# Python socket problem in python

Tags:
1. Aug 12, 2017

Hi everyone, I have just started learning sockets in python and I have made the following code:

Code (Python):
import socket

HOST = ''
PORT = 8888
def main():

while 1:

s = socket.socket(socket.AF_INET, socket.SOCK_STREAM)
s.bind((HOST, PORT))
s.listen(1)

while 1:

data = conn.recv(1024)

if ( data == "blabla"):
conn.send("works")
else:
conn.send("nope")

conn.close()
s.close()
if __name__ == '__main__':
main()
so obviously, when I connect to that server and send "blabla", I should normally get "works" as an answer, but somehow, I always get the "nope" like if the if condition was not respected. Can you please help me to solve this ??

PS : I use python 3.6 in Linux.

2. Aug 12, 2017

### Ibix

What does the server think it's getting? A debugger is the Right Way to do that, but adding a print instruction would probably be a start.

Hint: Don't just print the string, add a "$" at the beginning and end so you see any whitespace characters. 3. Aug 12, 2017 ### ShaddollDa9u I have tried to put print(data) before the if condition. It seems that the server is getting ---> b'quit\r\n' How do I fix it ?? PS: if I add$, the following code wouldn't be considered as a comment ??

4. Aug 12, 2017

### Ibix

I'd guess your client program isn't doing what you think it's doing. Interesting that the first character in the output is a b - what if you type something else? Is it just sending the first character? You haven't posted your client code, though, so that's only a guess.
I meant print("#"+data+"#"). Doesn't have to be # characters if you want to use something else. It doesn't matter anyway, as you've obviously got something other than a trailing newline problem.

5. Aug 12, 2017

All the data seems to be received as " b'*my data*\r\n' ". I didn't make a client code, I connect to the server by the Linux command "telnet localhost 8888".

The weirdest thing is that when I put print("#"+data+"#") as you said, I have the following error :

Traceback (most recent call last):
File "ip.py", line 37, in <module>
main()
File "ip.py", line 22, in main
print("#"+data+"#")
TypeError: must be str, not bytes

This is getting really weird lol

6. Aug 12, 2017

### Ibix

I missed the apostrophes in there. The initial b is telling you that what follows between the apostrophes is raw bytes, not a string.

Convert it to a string using str() and strip the newline with the strip() method.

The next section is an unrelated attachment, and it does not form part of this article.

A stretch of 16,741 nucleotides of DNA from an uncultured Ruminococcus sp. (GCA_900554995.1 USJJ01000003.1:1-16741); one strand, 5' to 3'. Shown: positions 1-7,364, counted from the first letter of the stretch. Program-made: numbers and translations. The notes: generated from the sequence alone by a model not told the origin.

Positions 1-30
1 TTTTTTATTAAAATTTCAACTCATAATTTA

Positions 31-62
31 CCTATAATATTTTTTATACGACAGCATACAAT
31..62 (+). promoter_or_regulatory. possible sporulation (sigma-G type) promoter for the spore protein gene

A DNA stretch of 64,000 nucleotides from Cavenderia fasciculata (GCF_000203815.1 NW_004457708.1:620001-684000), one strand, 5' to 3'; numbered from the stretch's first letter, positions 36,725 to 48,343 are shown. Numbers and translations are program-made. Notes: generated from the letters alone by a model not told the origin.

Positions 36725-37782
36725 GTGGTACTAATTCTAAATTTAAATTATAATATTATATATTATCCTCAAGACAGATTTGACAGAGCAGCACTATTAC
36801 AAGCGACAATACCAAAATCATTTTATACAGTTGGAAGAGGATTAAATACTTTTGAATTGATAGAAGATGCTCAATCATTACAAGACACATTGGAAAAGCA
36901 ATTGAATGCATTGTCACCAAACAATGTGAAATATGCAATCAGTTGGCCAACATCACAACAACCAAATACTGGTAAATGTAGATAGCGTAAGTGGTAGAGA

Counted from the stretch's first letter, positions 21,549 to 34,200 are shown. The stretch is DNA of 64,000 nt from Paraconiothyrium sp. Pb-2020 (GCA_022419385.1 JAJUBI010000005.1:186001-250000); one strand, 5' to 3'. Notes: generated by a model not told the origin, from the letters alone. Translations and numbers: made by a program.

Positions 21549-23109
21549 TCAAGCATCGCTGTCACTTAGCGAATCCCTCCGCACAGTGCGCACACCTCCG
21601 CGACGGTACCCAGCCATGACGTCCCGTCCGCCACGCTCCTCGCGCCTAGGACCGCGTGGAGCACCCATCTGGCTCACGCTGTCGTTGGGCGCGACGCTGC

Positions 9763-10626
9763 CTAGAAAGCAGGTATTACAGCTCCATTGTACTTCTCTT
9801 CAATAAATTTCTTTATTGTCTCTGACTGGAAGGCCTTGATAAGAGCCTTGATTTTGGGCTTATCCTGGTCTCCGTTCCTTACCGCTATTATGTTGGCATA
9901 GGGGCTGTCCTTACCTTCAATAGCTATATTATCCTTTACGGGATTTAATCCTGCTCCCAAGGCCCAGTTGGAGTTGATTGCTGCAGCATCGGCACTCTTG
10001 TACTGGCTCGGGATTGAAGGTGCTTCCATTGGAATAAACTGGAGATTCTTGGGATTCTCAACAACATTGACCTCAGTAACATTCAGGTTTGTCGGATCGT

7. Aug 12, 2017

I have converted now in str() but still getting " b'*my data*\r\n' ". What arguments do I have to put in strip to keep only my data?

8. Aug 12, 2017

### Ibix

9. Aug 12, 2017

Now I have tried to put data = data.decode() and it seems that I don't have the " b'*my data*\r\n' " thing anymore, but still, the if condition is note satisfied. Here is my code now :

Code (Python):
import socket

HOST = ''
PORT = 8888
def main():

while 1:

s = socket.socket(socket.AF_INET, socket.SOCK_STREAM)
s.bind((HOST, PORT))
s.listen(1)

while 1:

data = conn.recv(1024)
data = str(data.decode())

print(data)

if(data == "blabla"):
conn.send("works")
else:
conn.send("nope".encode()) #It seems that bytes are required for conn.send, not str

conn.close()
s.close()
if __name__ == '__main__':
main()

10. Aug 12, 2017

### NTL2009

I think you need to post the client code. We are only seeing half of what we need.

I've written socket code in python, but I'd have to look to refresh myself on the details. One thing though, I see you are coding " if ( data == "blabla"): ", that may be your problem. What is coming back looks to have leading/trailing chars, in addition to your data (" b'*my data*\r\n'"). So change your code to see if your string contains "blabla", instead of is equal to "blabla". Or if the placement of your string is predictable (I think it will be), look only at that sub-string for a match.

edit - just saw your recent post - instead of telling us "condition not satisfied", you need to tell us what was found. That's the key to why it wasn't satisfied. You (and we) are in the dark w/o that info.

What was the output of " print(data) "?

11. Aug 12, 2017

### Ibix

Right. Because the data you're sending includes trailing newlines, so "blabla\r\n" doesn't match "blabla". The strip() method of str removes trailing newlines without any arguments (at least it does in python 2) add a strip() and you should be good.

12. Aug 12, 2017